At school I always felt very self-conscious of my hair. I was bullied because of the ginger tones, and responded by spending at least half an hour every morning before school styling it and perfecting my eyeliner. I now appreciate my natural hair colour. About 12 months ago I got my lovely long hair chopped off and donated to the Little Princess Trust. The charity provides free real-hair wigs to children and young adults who have lost their hair because of cancer treatment or illness. I’ve come a long way from my desperate pleas to my parents to let me bleach my hair and while I’m trying to grow my hair longer again, short hair was a surprisingly fun change for a while.

Courtesy of British Medical Association

I do like to take care of my body, which in turn does affect my physical appearance. I know that working night shifts affects my appearance and my health, and I try to do things to help and combat those negative effects. Unsurprisingly, many of my choices in this area are driven by my knowledge as a health care professional. Firstly, I try to drink plenty of water, as this helps my energy, my skin, and my general well-being. I'm also careful to limit my alcohol intake, and drink below the recommended maximum of 14 units a week (approximately a bottle and a half of wine, or five pints of lager). This is good from a basic point of view of staying hydrated, but alcohol misuse can also increase your risk of health problems. Eating healthy is important too; this not only helps with my skin, teeth, and confidence, but also helps reduce my risk of further health issues.

Looking after our bodies is important, but having what social media, a magazine, or media define as "a perfect body," isn’t.

I have a fair complexion and don’t tend to respond to the sun well. Having seen skin cancers and skin conditions caused by sun damage, I am a strong advocate for using appropriate sun protection and avoiding the sun-beds. Looking after our skin is important. I wear sunscreen when out in the sunshine, and regularly moisturise — particularly my hands, as washing them in hospital so frequently makes them very dry.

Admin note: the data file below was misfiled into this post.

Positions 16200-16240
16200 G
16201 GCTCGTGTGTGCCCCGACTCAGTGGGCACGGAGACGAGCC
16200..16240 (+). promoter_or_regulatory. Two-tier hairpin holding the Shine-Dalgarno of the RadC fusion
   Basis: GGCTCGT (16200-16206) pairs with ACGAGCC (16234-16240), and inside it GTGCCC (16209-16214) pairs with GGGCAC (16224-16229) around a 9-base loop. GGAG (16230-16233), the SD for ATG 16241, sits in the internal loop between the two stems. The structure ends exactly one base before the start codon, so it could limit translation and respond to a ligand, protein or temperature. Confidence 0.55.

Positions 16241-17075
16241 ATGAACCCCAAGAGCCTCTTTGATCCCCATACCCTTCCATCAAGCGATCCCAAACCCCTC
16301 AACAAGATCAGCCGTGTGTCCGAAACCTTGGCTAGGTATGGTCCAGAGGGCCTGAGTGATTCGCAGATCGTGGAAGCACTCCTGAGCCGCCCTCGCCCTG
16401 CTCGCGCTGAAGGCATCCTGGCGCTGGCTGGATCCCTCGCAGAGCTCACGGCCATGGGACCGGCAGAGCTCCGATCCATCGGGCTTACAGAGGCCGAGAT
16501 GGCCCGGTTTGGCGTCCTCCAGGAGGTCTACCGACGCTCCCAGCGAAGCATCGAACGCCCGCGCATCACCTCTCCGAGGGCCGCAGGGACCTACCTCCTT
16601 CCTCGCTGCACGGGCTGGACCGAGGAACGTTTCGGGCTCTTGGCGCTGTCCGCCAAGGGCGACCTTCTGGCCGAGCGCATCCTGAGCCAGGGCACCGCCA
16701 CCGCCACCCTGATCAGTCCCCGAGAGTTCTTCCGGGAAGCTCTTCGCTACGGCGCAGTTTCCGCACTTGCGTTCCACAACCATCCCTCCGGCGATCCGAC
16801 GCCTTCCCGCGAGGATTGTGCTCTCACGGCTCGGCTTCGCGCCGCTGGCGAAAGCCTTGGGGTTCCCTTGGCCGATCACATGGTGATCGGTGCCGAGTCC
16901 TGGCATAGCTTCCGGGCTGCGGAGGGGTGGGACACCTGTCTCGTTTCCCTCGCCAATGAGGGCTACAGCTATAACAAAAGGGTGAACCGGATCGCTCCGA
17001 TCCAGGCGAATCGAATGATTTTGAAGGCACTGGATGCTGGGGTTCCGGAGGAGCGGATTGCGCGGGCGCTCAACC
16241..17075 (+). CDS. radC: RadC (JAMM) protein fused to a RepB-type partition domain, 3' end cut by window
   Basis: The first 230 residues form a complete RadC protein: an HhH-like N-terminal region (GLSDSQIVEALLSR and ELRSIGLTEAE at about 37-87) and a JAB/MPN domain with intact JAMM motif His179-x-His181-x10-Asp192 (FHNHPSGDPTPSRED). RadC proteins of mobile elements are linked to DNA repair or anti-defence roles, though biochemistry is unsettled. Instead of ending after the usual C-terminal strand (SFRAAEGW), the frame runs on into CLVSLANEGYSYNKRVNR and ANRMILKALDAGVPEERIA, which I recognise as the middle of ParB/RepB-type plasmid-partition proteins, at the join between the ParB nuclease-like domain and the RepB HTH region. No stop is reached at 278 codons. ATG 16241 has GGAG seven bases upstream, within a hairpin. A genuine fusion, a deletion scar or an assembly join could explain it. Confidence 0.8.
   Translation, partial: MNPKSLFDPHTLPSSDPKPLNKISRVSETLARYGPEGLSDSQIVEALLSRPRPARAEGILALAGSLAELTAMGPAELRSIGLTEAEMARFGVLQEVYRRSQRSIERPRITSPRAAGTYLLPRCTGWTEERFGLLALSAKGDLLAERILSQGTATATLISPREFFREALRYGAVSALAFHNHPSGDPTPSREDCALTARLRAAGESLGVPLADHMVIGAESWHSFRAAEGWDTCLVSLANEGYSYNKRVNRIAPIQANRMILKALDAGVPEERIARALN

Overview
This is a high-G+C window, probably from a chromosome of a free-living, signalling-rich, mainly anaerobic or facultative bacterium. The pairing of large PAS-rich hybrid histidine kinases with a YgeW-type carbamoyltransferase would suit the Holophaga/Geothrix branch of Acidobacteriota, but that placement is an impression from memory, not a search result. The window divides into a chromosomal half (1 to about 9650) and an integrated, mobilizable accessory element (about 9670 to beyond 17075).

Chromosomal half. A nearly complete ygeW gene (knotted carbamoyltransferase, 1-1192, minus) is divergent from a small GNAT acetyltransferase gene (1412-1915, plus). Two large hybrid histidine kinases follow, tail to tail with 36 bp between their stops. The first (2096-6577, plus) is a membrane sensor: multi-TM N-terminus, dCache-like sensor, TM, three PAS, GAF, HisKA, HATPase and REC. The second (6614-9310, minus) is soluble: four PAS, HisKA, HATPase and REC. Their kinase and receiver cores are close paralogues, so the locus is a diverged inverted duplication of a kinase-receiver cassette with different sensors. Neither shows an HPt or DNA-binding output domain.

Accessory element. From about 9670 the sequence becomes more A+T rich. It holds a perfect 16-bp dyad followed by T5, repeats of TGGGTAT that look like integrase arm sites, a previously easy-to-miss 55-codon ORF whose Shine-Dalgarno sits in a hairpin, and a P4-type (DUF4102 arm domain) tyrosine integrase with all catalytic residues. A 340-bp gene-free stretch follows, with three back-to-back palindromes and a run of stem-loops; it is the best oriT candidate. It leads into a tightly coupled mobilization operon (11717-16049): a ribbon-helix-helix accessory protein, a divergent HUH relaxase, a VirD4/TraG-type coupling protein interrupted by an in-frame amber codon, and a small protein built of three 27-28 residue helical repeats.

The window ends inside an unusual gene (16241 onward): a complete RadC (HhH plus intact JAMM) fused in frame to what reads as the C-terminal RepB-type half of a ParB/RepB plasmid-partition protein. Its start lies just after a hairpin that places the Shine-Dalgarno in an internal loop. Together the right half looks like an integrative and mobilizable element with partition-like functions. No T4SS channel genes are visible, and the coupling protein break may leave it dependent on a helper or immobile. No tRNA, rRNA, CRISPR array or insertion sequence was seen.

I recently took part in RED January, an initiative that encourages intentional daily exercise to support your mental health and well-being. It’s been challenging on some days, but I’ve really enjoyed the experience. In general, I do try to make time for exercise, although this is tricky with some shift patterns (and there’s lots of rushing up and down stairs and along corridors at work!). This isn’t just about my physical appearance though. Exercise can reduce your risk of issues such as cancer, diabetes, depression, and dementia. Some research also shows it improves your quality of sleep, mood, and self-confidence. So, why not make time for exercise? That said, it's important to consider balance, too. I have seen quite a few patients who over-exercise, which can have profound consequences for their health too, so I try to keep in mind what constitutes a healthy amount of exercise.

I’m really passionate about looking after and encouraging children (that’s probably no surprise as a children’s doctor…), and I think it’s really important how we communicate to them what "beauty" is. Beauty is when a child shares with their sibling. Beauty is when they finish their "schoolwork" in hospital despite feeling poorly. Beauty is when they are kind and patient with those around them. It doesn’t matter how tall they are, what colour their hair is, or if they have the perfect symmetrical face. It’s far more important to show children that despite any form of illness — from mental illness to skin conditions — their beauty is not dependent on looking like others or having the newest, fanciest accessories. Their beauty comes from within; from being kind and compassionate. Looking after our bodies is important, but having what social media, a magazine, or media define as "a perfect body," isn’t. Let’s be grateful for what we have, be kind and compassionate, and show the world that is what beauty really is.